Why formulaic guidance annoys experts and why they ignore the needs of the novice

Shirley is keen to do some more work on the “research note” suggesting a structure for a design theory/research thesis/paper. This was the appendix that was original part of Gregor and Jones (2007) but which JAIS decided not to publish. The main reason was that the reviewers thought it boiled down the process of publishing to a formula, and they obviously thought this was a bad thing.

The rejection by the reviewers is interesting because the research note has proven to be useful and interesting for a range of folk. Even before the 2007 publication we had received requests from at least one information systems Professor for a copy he could use in a doctoral seminar. I should point out that this gentleman (who shall remain nameless) has some significant runs on the board in terms of publications around information systems design theory. Shirley also continues to get requests for it.

We put the research note onto my blog in early Oct 2008 and have not widely publicised this. Even though, it has been viewed 114 times and is sitting at #10 of the top posts on my blog.

So why the disconnect?

The blindness of experts

I’m suggesting that this difference in response to the paper is based on a mismatch of requirements between a novice researcher (e.g. someone taking a doctoral seminar) and an expert researcher (e.g. a reviewer for a Tier 1 journal). What the novice researcher thinks is a god send, a way out of the swamp. The expert thinks is simplistic and demeans their expertise.

My argument is that the expert researcher is blind to the requirements of the novice, because the expert thinks differently and is not taking seriously the needs of the novice. The expert is doing the novice a disservice.

I’ll use the Dreyfus model of skills acquisition as the basis for my conclusion.

Dreyfus model of skills acquisition as an explanation

In earlier post I pointed to a video that was my introduction to the Dreyfus model of Skills Acquisition. Based on a paper title “A five-stage model of the mental activities involved in directed skill acquisition” the model identifies 5 stages of learning a new skill and the characteristics and requirements of people in each of those stages. See the following table for a summary of the model.

Novice-to-Expert scale
(Adapted from Lester (2005))
Stage Characteristics
Novice Rigid adherence to taught rules or plans
Little situational perception
No discretionary judgement
Advanced Beginner Guidelines for action based on attributes or aspects
Situational perception still limited
All attributes and aspects are treated separately and given equal importance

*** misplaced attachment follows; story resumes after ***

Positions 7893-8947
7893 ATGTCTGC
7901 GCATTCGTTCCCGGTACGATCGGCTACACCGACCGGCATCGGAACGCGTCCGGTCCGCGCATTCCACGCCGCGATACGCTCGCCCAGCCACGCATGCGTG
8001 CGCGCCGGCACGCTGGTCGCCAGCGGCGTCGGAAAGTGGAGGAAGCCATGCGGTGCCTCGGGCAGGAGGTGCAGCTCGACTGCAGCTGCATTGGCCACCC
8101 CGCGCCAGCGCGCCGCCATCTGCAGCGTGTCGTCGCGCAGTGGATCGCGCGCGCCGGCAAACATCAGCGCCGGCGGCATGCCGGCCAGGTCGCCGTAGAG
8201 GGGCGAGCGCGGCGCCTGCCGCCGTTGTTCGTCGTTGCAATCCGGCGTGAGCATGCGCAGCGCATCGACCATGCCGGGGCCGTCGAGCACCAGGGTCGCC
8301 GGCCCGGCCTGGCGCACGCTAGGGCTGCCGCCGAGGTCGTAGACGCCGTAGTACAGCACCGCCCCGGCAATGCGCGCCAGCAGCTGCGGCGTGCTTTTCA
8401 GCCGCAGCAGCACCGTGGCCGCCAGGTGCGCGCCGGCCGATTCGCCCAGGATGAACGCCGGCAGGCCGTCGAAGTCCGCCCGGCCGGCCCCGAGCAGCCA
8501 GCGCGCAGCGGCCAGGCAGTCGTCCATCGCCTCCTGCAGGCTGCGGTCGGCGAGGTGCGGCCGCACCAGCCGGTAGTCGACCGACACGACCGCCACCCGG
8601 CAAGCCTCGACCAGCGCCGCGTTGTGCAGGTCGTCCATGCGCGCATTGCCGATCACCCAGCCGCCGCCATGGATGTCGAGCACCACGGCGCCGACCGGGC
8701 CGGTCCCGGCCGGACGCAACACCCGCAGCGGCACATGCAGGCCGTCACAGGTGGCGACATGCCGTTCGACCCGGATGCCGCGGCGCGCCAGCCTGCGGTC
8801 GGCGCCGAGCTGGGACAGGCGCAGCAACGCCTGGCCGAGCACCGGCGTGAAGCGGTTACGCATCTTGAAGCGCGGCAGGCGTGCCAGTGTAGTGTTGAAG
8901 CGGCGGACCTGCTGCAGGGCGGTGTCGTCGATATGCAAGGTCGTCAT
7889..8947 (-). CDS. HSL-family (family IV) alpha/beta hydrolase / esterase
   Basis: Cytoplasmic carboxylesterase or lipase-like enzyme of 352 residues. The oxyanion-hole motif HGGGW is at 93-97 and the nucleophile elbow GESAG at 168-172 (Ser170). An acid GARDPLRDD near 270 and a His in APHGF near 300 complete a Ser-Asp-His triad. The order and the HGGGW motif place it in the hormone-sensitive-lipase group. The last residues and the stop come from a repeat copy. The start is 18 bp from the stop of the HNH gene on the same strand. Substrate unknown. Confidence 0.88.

Competent Copying with crowdeness
Now sees actions at least partially in terms of longer-term goals
Conscious, deliberate planning
Standardised and routinised procedures
Proficient Sees situations holistically rather than in terms of aspects
Sees what is most important in a situation
Perceives deviations from the normal pattern
Descision-making less laboured
Uses maxims for guidance, whose meanings vary according to the situation
Expert No longer relies on rules, guidelines or maxims
Intuitive grasp of situations based on deep tacit understanding
Analytic approaches used only in novel situations or when problems occur
Vision of what is possible

One of the ideas underpinning this work is that if you want to help someone develop their skill you have to

  • Identify where they are located in terms of the skill?
    Are they a novice? Competent? etc.
  • Customise your “training” so that it fits what people at that level need and to help them move onto the next level.

So at which level would you place a reviewer for a Tier 1 journal? At which level would you put a doctoral student starting out on his PhD? Do you see how these two very different people require different assistance?

Conclusions

There is most definitely a place for the research note. It would serve a good purpose in helping novices move up the Dreyfus skill levels. However, it should be written to ensure that it helps novices move beyond the level of applying a formulaic approach to a deeper understanding.

One suggestion/thought that arises from this is that perhaps the research note should not be a straight forward formula. i.e. give the impression that the authors have agreed on a single structure that is suitable across all situations. Perhaps the research note needs to have some disagreement or other strategies to “appropriately” move the novices from the lower levels to the higher levels. Rather than present the end result of the “experts” formulation, perhaps it should show some of the questions and reasoning that informs the “experts” formulation.

References

Stan Lester, Novice to expert: the Dreyfus model of skill acquisition

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One thought on “Why formulaic guidance annoys experts and why they ignore the needs of the novice

  1. Pingback: PhD update #1 - the start of a tradition? « The Weblog of (a) David Jones

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